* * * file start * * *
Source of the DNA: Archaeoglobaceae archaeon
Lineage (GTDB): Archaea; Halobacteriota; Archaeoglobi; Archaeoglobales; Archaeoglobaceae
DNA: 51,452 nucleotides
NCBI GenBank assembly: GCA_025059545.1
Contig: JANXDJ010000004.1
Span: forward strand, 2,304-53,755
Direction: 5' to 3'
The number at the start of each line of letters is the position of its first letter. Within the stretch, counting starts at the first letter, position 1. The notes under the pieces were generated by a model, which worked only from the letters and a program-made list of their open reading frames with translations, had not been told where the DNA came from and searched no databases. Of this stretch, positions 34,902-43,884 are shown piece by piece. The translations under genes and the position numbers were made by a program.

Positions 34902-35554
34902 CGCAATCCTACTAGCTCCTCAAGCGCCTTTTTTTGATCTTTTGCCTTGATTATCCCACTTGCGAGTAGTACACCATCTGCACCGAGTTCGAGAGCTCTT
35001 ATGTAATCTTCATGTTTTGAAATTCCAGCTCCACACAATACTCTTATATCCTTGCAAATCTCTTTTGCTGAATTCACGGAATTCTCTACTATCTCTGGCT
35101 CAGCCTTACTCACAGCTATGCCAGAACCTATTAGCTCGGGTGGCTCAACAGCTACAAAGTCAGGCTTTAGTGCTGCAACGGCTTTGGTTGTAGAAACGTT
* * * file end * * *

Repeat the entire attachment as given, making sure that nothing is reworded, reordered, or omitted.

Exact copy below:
Source of the DNA: Archaeoglobaceae archaeon
Lineage (GTDB): Archaea; Halobacteriota; Archaeoglobi; Archaeoglobales; Archaeoglobaceae
DNA: 51,452 nucleotides
NCBI GenBank assembly: GCA_025059545.1
Contig: JANXDJ010000004.1
Span: forward strand, 2,304-53,755
Direction: 5' to 3'
The number at the start of each line of letters is the position of its first letter. Within the stretch, counting starts at the first letter, position 1. The notes under the pieces were generated by a model, which worked only from the letters and a program-made list of their open reading frames with translations, had not been told where the DNA came from and searched no databases. Of this stretch, positions 34,902-43,884 are shown piece by piece. The translations under genes and the position numbers were made by a program.

Positions 34902-35554
34902 CGCAATCCTACTAGCTCCTCAAGCGCCTTTTTTTGATCTTTTGCCTTGATTATCCCACTTGCGAGTAGTACACCATCTGCACCGAGTTCGAGAGCTCTT
35001 ATGTAATCTTCATGTTTTGAAATTCCAGCTCCACACAATACTCTTATATCCTTGCAAATCTCTTTTGCTGAATTCACGGAATTCTCTACTATCTCTGGCT
35101 CAGCCTTACTCACAGCTATGCCAGAACCTATTAGCTCGGGTGGCTCAACAGCTACAAAGTCAGGCTTTAGTGCTGCAACGGCTTTGGTTGTAGAAACGTT